As a critic, sometimes you get paid to be in the right place at the right time. I'd somehow missed the fact that Against Me! was playing at Philadelphia's Electric Factory this past Sunday until my Inquirer editor asked me to cover the show — something about the phrase "opening for The Cult" evidently induced some form of temporary amnesia. But being present for the band's first tour with singer Laura Jane Grace — who, up until a few months ago, was known as singer Tommy Gabel — turned out to be a genuine privilege. I suppose the fact that the throng pressed up against the stage had paid headliner prices to watch the band play a 45-minute opening set meant they were a self-selecting group of diehard fans, but even so, it was amazing to watch heavily tattooed dudes jab their fingers in the air, biceps flexing, as they shouted along with the words to the unreleased new song "Transgender Dysphoria Blues," whose lyrics include the lines, "You want them to see you like they see every other girl / They just see a faggot." Even more extraordinary was the moment when an aggrieved looking fan, dressed for the occasion in an Against Me! t-shirt, yelled out, "Play some old shit, Tom!" and the man behind tapped him softly on the shoulder and gently chided him, "It's Laura now." More on the show, including a few words on the ostensible headliner, in my Inquirer review.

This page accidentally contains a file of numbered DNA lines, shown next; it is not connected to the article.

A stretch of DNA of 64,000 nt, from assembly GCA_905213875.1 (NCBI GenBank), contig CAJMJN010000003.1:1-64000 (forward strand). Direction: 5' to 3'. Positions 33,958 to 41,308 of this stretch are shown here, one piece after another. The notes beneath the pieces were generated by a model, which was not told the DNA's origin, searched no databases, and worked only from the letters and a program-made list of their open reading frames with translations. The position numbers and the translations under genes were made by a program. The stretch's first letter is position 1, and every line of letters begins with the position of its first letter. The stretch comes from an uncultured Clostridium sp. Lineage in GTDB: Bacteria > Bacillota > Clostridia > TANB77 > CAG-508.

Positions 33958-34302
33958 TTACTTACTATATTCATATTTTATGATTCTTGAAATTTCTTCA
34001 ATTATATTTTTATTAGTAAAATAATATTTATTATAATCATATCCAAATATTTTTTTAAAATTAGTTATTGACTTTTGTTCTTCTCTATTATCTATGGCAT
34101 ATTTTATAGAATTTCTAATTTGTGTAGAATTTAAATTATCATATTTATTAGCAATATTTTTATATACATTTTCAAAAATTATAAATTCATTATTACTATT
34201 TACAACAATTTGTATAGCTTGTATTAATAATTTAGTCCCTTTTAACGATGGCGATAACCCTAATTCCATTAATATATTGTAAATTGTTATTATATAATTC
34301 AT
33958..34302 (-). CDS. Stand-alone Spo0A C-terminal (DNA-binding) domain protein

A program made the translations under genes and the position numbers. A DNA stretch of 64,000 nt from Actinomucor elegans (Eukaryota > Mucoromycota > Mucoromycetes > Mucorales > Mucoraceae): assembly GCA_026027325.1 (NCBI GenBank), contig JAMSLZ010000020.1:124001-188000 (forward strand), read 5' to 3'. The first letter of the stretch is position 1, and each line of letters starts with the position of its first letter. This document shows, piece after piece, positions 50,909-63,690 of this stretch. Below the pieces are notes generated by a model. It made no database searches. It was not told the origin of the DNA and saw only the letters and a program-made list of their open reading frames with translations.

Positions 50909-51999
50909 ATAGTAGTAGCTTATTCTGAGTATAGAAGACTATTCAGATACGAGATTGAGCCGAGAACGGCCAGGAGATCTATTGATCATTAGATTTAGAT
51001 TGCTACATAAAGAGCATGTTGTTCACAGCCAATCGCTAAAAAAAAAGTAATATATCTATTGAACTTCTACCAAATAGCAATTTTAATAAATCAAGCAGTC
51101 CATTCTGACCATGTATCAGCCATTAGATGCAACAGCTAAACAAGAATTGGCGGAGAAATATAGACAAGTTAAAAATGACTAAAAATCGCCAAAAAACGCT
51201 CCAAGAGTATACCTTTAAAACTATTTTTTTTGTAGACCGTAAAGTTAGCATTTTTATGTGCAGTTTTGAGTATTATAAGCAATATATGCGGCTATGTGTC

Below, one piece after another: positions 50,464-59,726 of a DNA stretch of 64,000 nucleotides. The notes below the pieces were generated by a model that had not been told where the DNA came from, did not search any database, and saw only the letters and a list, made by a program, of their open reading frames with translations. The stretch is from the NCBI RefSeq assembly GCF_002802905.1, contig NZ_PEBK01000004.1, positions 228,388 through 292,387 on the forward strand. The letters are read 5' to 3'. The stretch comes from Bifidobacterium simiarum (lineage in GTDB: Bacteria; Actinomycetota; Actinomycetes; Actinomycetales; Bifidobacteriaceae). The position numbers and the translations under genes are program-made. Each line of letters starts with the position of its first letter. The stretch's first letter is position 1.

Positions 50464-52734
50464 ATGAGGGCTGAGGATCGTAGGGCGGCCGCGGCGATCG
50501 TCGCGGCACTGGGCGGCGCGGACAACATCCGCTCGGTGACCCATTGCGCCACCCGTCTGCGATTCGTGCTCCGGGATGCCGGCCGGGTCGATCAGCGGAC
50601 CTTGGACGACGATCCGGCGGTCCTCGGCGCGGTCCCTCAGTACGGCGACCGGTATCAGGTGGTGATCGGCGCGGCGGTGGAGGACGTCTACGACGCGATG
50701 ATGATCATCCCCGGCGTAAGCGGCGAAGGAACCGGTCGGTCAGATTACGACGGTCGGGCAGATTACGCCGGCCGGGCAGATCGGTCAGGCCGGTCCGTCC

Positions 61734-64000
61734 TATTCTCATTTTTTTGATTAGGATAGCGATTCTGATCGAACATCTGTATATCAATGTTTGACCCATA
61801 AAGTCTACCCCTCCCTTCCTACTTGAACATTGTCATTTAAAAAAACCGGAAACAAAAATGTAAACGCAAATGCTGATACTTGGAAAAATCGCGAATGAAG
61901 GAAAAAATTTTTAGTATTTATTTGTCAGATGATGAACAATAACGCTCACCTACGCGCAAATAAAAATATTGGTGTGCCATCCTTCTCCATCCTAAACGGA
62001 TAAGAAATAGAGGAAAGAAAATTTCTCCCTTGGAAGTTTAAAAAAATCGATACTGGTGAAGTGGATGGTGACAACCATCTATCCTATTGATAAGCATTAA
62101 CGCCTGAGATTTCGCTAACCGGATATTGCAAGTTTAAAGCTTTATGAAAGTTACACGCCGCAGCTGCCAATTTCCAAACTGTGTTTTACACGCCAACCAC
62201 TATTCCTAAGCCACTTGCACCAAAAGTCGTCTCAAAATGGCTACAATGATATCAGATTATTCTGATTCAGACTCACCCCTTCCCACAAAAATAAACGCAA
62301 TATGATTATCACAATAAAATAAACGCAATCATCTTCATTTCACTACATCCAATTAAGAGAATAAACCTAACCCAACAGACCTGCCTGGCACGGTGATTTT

As a codicil, here's a review I did a few weeks back on Wish Me Away, a documentary about country star Chely Wright's decision to come out as a lesbian. The movie spends a lot of time worrying about whether the country music establishment can ever embrace an openly gay performer, but I wonder if the individual fans might be turn out to be more open-minded than the industry that services them gives them credit. If Carrie Underwood can embrace gay marriage, maybe we're not as polarized as some would have us believe.